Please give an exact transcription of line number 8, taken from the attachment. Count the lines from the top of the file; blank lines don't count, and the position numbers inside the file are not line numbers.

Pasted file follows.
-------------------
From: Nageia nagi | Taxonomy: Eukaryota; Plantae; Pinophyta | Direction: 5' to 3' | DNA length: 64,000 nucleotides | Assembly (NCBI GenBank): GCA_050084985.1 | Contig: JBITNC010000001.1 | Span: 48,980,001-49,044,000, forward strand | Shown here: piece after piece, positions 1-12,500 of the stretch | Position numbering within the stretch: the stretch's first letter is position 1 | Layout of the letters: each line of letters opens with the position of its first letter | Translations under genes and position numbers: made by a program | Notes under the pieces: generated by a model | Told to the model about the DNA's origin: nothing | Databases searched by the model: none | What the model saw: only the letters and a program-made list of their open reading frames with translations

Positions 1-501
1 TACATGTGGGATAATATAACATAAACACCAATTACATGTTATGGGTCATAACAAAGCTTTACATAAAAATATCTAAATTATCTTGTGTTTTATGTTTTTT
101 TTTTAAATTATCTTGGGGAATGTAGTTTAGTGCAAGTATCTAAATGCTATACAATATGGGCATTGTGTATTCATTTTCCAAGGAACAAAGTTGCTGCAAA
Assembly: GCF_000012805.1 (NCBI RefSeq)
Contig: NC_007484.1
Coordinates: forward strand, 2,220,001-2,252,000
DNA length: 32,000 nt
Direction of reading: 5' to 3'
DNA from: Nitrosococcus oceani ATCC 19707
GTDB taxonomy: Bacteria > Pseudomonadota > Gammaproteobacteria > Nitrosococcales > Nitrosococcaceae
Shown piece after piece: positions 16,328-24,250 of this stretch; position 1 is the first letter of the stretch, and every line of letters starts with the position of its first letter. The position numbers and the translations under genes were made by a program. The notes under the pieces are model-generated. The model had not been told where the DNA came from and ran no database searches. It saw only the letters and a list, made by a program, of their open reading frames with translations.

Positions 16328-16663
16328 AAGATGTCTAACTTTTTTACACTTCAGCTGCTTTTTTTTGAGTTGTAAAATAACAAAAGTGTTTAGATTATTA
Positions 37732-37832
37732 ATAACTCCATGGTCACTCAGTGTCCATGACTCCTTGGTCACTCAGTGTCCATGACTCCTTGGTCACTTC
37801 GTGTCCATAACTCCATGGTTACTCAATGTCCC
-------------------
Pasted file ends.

DNA length: 32,000 nt